Leadership, taxes take spotlight in top race
Perhaps one of the most hotly contested races in the upcoming Carter County Republican Primary is that of county mayor.
Incumbent Mayor Leon Humphrey is being challenged by County Commissioner Joel K. Street Sr.
The mayor, who is seeking a second term at the job, has had a rocky road during his first four years at the helm of the county government, due to a strained relationship with county commission.
Street, a member of the current commission, says if given the opportunity to be mayor, he can make a difference in county government. “I believe with the right leadership and the ability to listen to different points of view, we can work together for the common good of Carter County,” Street said.
While Street touts communication as one of his stronger points, Humphrey points to fiscal management as a leadership quality.
Humphrey says he has actively worked to save the county money. “In less than one term, I’ve brought in well over a million dollars. It’s not a lot of money, but when you look at the scope of things, it is,” he said, when announcing his candidacy earlier this year.
However, he said the efforts he has made are overshadowed by continual increases in property taxes.
“At the county level, our property taxes are increasing as services decline,” he wrote in his campaign brochure. “It is projected that by 2015, property taxes could rise as high at $2.75 per $100 assessed value – giving Carter County, the highest property tax rate in the First Tennessee Development District.”
Humphrey says the next mayor, whether it be him or someone else, will have to deal with the bleeding off of reserves in the Debt Service and General Fund accounts because of decisions made by the current commission. “We’ve bled those reserves down to a point where next year especially with Debt Service, there is going to be a major shortfall.”
The new commission to be elected this August will have a lot of work to do to regain control of the county’s finances, Humphrey said.
Just as he profoundly believes that government must be run like a business, Humphrey from the beginning has pushed for a smaller, more efficient form of government.
“We do not need 24 commissioners in Carter County,” Humphrey said. Whether it is 16 or nine commissioners, he said a reduction is necessary to move the county forward at a more expeditious pace.
With a second term, Humphrey imagines Carter County’s future to include an environmental law court, a historical document department and archive, planning for a downtown hotel, a single-stream recycling program, and use of “sound business practices,” as well as new technology.
Tasks Humphrey said he has been able to facilitate are the establishment of a private sector audit committee, improvement of the Carter County website to include video and an online payment method, as well as the renovation of the Veteran’s Monument.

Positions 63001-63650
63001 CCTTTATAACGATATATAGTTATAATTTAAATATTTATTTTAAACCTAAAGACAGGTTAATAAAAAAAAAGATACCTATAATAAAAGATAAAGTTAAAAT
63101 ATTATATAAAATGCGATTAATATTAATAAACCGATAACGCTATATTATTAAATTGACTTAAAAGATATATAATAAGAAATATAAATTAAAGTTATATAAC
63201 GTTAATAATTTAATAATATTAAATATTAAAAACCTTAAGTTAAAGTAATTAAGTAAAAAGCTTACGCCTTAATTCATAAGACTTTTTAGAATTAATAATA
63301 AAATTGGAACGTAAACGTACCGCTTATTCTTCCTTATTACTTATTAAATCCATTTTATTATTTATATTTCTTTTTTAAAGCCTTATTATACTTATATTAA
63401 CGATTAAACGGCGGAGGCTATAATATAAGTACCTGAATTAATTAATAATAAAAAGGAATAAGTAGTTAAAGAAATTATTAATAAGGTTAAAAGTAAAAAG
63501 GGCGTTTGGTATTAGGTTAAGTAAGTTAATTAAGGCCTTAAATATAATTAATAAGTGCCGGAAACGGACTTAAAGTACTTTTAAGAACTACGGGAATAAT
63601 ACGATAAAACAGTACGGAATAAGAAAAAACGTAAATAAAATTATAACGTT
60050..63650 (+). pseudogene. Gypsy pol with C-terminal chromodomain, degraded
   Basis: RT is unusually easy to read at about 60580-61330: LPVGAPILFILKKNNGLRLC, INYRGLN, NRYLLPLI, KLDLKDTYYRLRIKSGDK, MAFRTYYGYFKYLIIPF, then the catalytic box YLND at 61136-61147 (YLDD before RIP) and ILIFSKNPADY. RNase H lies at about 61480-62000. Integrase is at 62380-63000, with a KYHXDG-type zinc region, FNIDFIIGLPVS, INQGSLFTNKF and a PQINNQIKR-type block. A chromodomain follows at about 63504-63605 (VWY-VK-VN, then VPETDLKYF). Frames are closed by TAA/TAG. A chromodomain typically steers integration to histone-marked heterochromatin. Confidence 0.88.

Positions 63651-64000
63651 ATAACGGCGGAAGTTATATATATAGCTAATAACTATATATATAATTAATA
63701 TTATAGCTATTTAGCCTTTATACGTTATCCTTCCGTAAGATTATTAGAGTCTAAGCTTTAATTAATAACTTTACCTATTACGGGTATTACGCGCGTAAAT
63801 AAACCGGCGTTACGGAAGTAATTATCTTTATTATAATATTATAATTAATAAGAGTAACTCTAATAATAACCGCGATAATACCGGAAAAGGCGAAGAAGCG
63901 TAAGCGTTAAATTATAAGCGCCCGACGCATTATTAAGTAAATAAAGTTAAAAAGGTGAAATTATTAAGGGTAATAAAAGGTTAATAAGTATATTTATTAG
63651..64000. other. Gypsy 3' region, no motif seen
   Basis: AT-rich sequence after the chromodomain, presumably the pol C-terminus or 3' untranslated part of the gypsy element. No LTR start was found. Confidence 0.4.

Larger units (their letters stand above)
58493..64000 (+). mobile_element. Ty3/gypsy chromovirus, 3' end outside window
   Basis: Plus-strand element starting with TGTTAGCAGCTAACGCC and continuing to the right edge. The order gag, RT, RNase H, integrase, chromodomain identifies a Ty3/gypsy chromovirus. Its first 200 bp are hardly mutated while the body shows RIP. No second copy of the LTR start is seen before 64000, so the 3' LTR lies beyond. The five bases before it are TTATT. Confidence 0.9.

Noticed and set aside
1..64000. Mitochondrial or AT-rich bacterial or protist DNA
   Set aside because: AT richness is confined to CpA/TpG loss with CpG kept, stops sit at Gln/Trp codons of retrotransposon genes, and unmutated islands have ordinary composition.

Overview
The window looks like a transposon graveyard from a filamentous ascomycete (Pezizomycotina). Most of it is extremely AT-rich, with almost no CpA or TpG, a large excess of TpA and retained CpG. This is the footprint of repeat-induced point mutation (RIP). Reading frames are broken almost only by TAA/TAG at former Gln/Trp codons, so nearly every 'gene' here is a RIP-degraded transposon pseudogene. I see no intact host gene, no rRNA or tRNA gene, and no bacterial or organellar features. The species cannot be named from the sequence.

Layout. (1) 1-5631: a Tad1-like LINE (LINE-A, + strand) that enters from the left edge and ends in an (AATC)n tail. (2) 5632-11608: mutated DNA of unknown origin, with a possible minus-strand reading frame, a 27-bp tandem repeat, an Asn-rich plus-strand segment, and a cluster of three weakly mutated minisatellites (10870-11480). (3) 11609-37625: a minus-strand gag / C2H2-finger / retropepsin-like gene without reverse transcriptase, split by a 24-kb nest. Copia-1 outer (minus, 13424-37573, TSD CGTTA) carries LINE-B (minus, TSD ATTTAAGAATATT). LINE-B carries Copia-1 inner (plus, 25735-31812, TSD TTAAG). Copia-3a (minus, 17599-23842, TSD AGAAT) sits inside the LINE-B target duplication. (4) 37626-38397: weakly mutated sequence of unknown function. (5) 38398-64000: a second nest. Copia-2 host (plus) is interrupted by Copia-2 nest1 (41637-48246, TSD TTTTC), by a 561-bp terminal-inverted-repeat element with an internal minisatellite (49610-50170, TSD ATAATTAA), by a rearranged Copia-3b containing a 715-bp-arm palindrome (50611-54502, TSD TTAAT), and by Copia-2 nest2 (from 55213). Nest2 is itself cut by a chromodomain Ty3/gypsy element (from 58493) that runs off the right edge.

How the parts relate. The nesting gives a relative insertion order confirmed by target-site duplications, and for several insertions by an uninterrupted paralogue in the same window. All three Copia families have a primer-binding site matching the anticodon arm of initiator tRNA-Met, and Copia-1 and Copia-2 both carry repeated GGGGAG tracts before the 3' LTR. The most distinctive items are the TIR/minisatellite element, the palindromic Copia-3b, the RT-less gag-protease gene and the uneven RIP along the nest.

Humphrey in his campaign brochure says he is committed to: basing financial decisions on sound business practices, opposing unnecessary tax increases, auditing budgets and eliminating wasteful spending, insisting on government transparency, working to attract employment opportunities and business to Elizabethton, making commission and board appointments based on qualifications, and maintaining an open door policy.
Humphrey’s GOP Primary election opponent said he is seeking the mayor’s post because he is concerned with the state of government in the county. Street said he would like to encourage citizens to come together and support a common interest to improve the county.
Street has represented the Hampton and Roan Mountain districts on the county commission, during which time he has served as chairman for the Carter County Landfill and Highway committees.
Another interest of Street’s is economic development. “Growth is not just about industrialization, but housing as well. If you put up 100 homes in Carter County, it helps the tax base. We need to be friendly in all economic development areas. We have to be positive in selling Carter County,” he said.
Street said he has learned that being financially proactive is not the only quality a mayor should have, but being a team player and a great communicator are also essential to a mayor’s success.
“It’s about being able to work with others,” Street said. “We have to be able to communicate with each other. You could have the greatest ideas, but if you don’t have the ability to sell them, then nothing is going to happen.”
Through his work with the landfill committee, Street said he has learned how to embrace what the county has available and how to explore all possible avenues that could help improve citizens’ lives.
“I want people to have a better life, and I will work for growth in Carter County in every area,” he said.
The winner of the GOP Primary will face Rep. Kent Williams, an Independent, in the August General Election.